Cerebral malaria: Mechanisms of brain injury and strategies for improved neurocognitive outcome

Richard Idro, Kevin Marsh, Chandy C. John, Charles R.J. Newton

Research output: Contribution to journalReview article

192 Scopus citations

Abstract

Cerebral malaria is the most severe neurological complication of infection with Plasmodium falciparum. With >575,000 cases annually, children in sub-Saharan Africa are the most affected. Surviving patients have an increased risk of neurological and cognitive deficits, behavioral difficulties, and epilepsy making cerebral malaria a leading cause of childhood neurodisability in the region. The pathogenesis of neurocognitive sequelae is poorly understood: coma develops through multiple mechanisms and there may be several mechanisms of brain injury. It is unclear how an intravascular parasite causes such brain injury. Understanding these mechanisms is important to develop appropriate neuroprotective interventions. This article examines possible mechanisms of brain injury in cerebral malaria, relating this to the pathogenesis of the disease, and explores prospects for improved neurocognitive outcome.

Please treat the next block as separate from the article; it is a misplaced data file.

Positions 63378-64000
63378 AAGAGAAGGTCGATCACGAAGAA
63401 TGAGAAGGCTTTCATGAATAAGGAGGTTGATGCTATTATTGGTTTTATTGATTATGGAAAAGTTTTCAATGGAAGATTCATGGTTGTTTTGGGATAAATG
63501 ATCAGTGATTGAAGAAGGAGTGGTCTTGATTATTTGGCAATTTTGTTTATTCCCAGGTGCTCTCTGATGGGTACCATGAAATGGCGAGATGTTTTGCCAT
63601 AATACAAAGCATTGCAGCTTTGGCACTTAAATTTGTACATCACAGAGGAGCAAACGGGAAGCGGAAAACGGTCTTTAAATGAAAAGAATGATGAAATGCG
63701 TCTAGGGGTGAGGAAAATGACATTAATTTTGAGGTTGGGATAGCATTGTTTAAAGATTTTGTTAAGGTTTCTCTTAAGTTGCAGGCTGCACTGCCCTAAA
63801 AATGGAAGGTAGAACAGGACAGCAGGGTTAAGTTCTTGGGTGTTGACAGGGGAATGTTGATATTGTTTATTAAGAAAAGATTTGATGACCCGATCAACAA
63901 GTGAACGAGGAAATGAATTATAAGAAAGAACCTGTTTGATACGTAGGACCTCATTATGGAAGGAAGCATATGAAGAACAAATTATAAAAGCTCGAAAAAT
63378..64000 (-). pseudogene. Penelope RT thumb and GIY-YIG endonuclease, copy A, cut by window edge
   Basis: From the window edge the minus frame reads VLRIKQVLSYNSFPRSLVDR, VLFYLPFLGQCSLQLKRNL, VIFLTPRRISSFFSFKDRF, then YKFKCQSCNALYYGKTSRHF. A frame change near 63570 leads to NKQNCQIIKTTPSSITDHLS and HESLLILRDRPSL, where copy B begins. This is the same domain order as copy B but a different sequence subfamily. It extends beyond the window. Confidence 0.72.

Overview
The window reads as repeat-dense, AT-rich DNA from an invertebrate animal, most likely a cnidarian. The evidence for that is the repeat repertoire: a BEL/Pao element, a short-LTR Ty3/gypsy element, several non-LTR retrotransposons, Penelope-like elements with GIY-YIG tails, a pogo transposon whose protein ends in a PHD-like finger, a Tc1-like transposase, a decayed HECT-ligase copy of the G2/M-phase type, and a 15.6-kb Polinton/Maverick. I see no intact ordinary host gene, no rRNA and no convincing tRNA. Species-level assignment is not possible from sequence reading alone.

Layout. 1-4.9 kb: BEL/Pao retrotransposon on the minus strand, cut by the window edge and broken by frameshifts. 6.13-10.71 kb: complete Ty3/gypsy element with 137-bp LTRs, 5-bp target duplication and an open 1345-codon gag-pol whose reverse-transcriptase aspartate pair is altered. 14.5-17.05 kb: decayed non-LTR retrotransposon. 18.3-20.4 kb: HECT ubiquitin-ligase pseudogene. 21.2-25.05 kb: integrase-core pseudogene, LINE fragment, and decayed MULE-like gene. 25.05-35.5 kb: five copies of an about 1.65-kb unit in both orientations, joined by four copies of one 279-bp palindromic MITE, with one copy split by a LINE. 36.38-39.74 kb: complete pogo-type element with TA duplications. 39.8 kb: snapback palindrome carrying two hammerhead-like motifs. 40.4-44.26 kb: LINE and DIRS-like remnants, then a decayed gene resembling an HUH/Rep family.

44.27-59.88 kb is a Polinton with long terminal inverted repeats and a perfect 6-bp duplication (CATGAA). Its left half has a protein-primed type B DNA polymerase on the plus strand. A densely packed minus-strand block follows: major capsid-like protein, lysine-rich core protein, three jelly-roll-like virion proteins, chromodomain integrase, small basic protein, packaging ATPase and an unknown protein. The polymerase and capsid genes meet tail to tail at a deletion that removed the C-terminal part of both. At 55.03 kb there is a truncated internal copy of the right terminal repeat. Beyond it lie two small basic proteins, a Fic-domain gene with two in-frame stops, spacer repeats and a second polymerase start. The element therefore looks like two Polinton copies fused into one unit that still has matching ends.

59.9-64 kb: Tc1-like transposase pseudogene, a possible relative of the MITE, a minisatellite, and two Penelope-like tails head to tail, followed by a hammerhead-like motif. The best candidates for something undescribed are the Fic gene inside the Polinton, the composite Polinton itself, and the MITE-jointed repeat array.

Original languageEnglish (US)
Pages (from-to)267-274
Number of pages8
JournalPediatric Research
Volume68
Issue number4
DOIs
StatePublished - Oct 1 2010
Externally publishedYes

ASJC Scopus subject areas

  • Pediatrics, Perinatology, and Child Health

Fingerprint Dive into the research topics of 'Cerebral malaria: Mechanisms of brain injury and strategies for improved neurocognitive outcome'. Together they form a unique fingerprint.

  • Cite this